Taking advantage of short-term Boohoo (LSE:BOO) share price weakness to load up on now-cheap shares: is this a strategy that will serve investors well?
The Manchester retailer, which owns brands including Pretty Little Thing and Nasty Gal has seen more than £1.1bn wiped from its value in the last two days.
On Tuesday 7 July, heavy selling continued, with another 12% sliced from the Boohoo share price. That takes the share price loss since Monday to 35%.
The market is still digesting a bombshell investigative report alleging severe malpractice at one of the company’s suppliers.
An undercover Sunday Times reporter uncovered illegally low wages of £3.50 an hour being paid at a Leicester garment factory linked to Boohoo. The minimum wage for over-25s in Britain is £8.72.
The report found that staff were not wearing protective masks to limit the spread of Covid-19. And the story was accompanied by comment from an “appalled” Home Secretary Priti Patel decrying “slavery” working conditions.
The expose could not have been much worse for the company. Leicester is now subject to a local coronavirus lockdown after a recent spike in cases and the world is concerned about a second wave of the pandemic.
Boohoo replied in a statement to investors: “Our early investigations have revealed that Jaswal Fashions is not a declared supplier and is also no longer trading as a garment manufacturer“. It added that, if found to be true, the worker’s pay was “totally unacceptable“.
Boohoo share price bump?
Holders can perhaps take some small comfort from one fact. A 25 May short-seller report by Shadowfall Research alleging the online fashion giant overstated cash flow by £32m barely moved the needle.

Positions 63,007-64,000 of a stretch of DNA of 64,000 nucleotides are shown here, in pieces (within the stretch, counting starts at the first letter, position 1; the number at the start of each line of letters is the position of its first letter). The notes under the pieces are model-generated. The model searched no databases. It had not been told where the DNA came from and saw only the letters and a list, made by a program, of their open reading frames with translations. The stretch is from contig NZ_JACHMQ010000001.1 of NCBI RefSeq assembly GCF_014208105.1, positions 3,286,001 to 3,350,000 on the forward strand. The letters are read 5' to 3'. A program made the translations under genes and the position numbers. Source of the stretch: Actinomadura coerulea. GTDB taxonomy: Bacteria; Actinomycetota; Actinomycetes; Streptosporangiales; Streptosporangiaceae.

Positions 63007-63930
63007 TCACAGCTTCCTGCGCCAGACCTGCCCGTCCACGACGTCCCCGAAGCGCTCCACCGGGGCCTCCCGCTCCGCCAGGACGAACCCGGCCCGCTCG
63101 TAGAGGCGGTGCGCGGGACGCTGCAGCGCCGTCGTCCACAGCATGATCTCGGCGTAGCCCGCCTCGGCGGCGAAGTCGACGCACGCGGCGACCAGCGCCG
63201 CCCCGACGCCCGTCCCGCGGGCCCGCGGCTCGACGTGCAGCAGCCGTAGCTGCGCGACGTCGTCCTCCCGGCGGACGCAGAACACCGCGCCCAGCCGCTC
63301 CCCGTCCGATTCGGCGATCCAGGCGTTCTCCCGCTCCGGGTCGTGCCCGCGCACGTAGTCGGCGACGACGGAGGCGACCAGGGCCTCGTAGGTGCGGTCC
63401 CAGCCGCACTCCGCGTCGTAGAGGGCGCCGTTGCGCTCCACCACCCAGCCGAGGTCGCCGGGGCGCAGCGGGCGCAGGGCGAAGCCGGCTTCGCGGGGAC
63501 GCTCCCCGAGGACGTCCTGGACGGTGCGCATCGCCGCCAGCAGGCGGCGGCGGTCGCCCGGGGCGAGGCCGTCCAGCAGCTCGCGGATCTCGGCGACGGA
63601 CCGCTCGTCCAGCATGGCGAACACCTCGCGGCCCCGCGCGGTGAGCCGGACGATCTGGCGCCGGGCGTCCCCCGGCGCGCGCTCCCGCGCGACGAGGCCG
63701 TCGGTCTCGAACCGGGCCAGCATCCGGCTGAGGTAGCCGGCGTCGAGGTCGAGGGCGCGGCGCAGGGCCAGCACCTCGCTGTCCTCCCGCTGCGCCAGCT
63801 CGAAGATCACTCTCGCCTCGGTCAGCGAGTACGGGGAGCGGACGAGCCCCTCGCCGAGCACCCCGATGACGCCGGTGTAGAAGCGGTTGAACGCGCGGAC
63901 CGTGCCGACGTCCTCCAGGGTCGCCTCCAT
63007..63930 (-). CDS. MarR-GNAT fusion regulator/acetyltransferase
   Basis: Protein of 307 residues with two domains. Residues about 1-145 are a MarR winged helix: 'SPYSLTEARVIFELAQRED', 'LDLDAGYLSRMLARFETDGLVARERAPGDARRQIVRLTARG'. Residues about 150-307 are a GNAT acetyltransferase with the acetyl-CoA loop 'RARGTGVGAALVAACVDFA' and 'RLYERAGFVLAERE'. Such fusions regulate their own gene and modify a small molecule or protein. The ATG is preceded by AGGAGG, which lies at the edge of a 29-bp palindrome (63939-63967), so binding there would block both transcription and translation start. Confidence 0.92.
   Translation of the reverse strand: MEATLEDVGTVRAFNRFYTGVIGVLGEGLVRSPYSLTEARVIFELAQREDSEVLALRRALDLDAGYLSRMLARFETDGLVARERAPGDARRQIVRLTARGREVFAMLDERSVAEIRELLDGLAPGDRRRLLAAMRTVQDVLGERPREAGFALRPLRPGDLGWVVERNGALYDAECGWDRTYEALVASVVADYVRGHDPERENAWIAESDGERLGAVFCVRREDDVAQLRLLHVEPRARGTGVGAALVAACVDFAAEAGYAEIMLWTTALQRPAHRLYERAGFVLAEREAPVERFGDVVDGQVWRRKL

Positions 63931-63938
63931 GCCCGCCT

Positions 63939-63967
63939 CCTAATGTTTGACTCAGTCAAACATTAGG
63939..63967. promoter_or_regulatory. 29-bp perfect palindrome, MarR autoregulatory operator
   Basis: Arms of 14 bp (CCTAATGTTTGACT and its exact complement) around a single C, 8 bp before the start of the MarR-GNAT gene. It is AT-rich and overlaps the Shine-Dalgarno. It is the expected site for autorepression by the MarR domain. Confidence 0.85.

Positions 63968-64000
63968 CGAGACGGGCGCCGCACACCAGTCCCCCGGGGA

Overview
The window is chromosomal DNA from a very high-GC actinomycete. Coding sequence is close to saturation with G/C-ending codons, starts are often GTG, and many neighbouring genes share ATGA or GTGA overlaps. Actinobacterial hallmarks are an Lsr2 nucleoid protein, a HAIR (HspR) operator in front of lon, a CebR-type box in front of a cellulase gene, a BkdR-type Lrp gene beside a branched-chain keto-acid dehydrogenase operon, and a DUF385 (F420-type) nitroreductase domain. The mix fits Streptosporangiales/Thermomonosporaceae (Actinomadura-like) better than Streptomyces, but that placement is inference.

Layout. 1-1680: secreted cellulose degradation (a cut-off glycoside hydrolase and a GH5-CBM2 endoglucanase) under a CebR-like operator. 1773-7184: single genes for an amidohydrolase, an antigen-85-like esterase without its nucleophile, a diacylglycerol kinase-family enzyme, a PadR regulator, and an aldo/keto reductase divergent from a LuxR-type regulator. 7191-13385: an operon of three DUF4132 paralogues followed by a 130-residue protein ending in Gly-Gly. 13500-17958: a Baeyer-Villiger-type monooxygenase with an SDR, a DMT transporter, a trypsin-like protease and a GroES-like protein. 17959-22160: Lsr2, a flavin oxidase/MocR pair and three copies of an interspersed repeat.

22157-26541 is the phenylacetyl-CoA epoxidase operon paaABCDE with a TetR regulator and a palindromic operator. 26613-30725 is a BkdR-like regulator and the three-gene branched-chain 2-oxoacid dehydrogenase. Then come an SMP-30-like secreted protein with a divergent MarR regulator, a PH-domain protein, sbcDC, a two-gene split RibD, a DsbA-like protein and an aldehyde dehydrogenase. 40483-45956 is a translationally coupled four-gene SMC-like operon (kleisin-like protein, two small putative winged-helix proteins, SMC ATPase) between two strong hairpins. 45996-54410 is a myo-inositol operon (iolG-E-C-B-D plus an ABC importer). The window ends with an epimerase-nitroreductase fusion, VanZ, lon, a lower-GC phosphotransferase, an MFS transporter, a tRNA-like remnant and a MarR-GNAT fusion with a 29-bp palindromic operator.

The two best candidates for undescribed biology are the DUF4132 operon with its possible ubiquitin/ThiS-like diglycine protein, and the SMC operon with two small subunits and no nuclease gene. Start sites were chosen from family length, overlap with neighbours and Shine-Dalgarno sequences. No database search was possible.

But the shine has been well and truly wiped off the largest AIM-listed company.
Before Monday’s crash, a £5,000 investment in the Boohoo share price in 2014 would have yielded £68,500. That’s a gain of 1,371%. But anyone with Boohoo in their portfolio today will be nursing heavy losses.
With the Boohoo share price now languishing around the 265p mark, is there value to be had in a punt? I’d say yes.
The fact is that Boohoo sales have surged in the last three months. The company has been rewarded handsomely by increased online shopping trends during the coronavirus lockdown. And bosses could be in line for potential bonuses worth £150m.
That incentive plan would have to see Boohoo’s market cap rise to £7.55bn by 17 June 2023, a 66% hike from the £4.45bn measured on 16 June.
The focus on ever-improving margins will be firmly in the spotlight now, given the state of the undercover report. But the Boohoo share price has gained so strongly because of massive market share gains in the last 12 months, which poses a tough barrier to entry for newer retailers.
And Boohoo’s fast acquisition strategy, snapping up Coast and Karen Millen, opens up the more premium end of the fashion market.
Revenue passed £1bn for the first time in the last 12 months.
Don’t get me wrong, this would definitely be a contrarian buy. And I would certainly caution that financial reporting standards on AIM are lower on the FTSE 350, so make your choice wisely.
But by capitalising on short-term weakness to grab a relative bargain, investors can make some of their best gains.
Tom Rodgers has no position in the shares mentioned. The Motley Fool UK has recommended boohoo group. Views expressed on the companies mentioned in this article are those of the writer and therefore may differ from the official recommendations we make in our subscription services such as Share Advisor, Hidden Winners and Pro. Here at The Motley Fool we believe that considering a diverse range of insights makes us better investors.